Penally Abbey is an old rectory, now the Penally Abbey Country House Hotel and Restaurant overlooking Carmarthen Bay in the village of Penally, about 1.5 miles from Tenby, Pembrokeshire, Wales. It is an AA 3-star hotel, located off the A4139 road. It was once owned by the Jameson family of Irish whiskey distillers.
Little remains of the original monastic site except a ruined 12th century chapel in the grounds. It is called St. Deniol’s church and has a Flemish chimney.
The monastery at Penally is believed to date back to around the 6th century when St Teilo and several other saints lived here, and it was located along the pilgrims’ trail to St David’s in North Pembrokeshire. A Celtic Cross created by pilgrims in the 10th century is located in Penally village church.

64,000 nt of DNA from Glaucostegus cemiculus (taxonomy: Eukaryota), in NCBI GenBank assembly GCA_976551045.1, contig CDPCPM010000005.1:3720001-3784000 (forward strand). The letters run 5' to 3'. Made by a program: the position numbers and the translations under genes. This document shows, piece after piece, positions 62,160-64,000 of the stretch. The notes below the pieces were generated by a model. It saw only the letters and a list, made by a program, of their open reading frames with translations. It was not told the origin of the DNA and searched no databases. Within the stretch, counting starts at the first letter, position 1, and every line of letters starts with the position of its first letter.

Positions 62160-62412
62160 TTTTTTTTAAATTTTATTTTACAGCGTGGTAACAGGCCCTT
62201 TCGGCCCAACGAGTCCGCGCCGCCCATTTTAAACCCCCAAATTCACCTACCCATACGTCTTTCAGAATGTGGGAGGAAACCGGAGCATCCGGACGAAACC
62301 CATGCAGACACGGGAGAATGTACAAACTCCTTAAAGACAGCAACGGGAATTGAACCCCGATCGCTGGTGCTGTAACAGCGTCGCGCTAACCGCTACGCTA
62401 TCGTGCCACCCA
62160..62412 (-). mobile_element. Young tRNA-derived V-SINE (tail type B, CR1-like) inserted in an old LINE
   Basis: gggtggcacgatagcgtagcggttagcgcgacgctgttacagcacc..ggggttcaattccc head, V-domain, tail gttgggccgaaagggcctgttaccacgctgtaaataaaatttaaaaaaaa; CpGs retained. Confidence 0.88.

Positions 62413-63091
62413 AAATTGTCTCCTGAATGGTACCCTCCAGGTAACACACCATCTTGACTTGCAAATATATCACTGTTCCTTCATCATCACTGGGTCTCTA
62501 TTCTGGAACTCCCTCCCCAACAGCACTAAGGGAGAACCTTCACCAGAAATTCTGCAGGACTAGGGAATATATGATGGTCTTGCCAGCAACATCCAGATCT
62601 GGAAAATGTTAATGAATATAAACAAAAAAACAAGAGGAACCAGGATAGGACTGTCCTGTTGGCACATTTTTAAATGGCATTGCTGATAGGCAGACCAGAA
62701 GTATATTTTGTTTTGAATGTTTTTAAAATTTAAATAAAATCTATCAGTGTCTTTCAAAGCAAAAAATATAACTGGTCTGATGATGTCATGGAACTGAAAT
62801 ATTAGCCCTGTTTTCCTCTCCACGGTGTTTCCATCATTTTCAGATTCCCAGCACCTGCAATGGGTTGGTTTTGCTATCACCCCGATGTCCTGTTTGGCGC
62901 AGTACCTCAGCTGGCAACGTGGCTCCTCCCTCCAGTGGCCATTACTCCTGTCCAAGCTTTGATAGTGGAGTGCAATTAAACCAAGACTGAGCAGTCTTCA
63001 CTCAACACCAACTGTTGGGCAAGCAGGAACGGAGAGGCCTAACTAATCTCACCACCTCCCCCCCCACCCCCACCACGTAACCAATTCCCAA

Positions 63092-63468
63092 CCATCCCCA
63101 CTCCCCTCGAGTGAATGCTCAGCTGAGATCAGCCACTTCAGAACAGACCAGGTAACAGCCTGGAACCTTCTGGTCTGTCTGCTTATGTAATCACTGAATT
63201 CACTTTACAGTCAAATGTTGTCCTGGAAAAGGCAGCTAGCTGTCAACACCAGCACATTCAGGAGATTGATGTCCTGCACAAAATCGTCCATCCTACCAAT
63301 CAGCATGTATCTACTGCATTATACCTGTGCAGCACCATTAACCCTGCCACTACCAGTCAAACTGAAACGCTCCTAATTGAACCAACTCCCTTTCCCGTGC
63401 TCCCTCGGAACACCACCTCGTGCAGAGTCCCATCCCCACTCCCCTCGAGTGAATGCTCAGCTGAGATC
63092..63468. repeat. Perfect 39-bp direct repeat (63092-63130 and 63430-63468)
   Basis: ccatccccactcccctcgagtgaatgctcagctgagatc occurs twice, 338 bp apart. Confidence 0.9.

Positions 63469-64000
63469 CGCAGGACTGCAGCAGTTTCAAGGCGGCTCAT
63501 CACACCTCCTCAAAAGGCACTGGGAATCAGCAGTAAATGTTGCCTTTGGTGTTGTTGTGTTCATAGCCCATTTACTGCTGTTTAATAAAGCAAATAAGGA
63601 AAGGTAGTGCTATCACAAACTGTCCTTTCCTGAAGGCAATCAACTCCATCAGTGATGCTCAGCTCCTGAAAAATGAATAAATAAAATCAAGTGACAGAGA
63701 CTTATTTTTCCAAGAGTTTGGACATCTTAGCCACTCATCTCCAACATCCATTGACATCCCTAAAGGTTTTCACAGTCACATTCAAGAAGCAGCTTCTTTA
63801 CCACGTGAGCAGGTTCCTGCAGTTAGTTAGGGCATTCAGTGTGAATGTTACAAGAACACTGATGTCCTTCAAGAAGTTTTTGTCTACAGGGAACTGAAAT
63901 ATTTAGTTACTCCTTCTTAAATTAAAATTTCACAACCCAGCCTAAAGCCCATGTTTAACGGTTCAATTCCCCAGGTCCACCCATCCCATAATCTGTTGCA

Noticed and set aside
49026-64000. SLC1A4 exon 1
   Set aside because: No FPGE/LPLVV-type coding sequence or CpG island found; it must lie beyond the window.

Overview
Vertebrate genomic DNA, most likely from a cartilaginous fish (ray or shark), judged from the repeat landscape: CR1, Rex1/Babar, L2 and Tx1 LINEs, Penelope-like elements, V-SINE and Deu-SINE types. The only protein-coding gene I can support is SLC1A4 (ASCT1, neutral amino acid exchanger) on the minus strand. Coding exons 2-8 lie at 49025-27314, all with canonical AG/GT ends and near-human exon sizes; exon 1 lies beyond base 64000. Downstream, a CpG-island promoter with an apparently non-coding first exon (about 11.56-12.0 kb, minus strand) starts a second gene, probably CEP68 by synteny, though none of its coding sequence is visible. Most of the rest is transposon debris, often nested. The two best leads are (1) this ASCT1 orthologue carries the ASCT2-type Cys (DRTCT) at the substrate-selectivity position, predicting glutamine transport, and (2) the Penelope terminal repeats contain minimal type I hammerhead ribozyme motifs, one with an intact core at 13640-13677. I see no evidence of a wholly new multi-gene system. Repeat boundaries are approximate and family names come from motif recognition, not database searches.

In 1301, the rectory was occupied by the nuns of Aconbury and for some time it housed eight nuns and their prioress until the Dissolution of the monasteries in 1534 when the property and lands were seized by the Church of Wales. The rectors of the church at Penally used the building as their place of residence until the 1820s, when a new vicarage was erected. In the early 1800s the ruined chapel became a fernery and later a Victorian folly.
In the early 20th century, Penally Abbey became a private residence and it was occupied by the famous Jameson’s Whiskey family from 1916 until 1925. It then housed numerous military personnel in subsequent decades, becoming a country club briefly in the 1950s. In 1985, the abbey was converted into a hotel.
Penally Abbey is built from Pembrokeshire limestone and consists of three buildings set in nearly 6 acres. It is noted for its large gothic windows and its ogee-headed doors.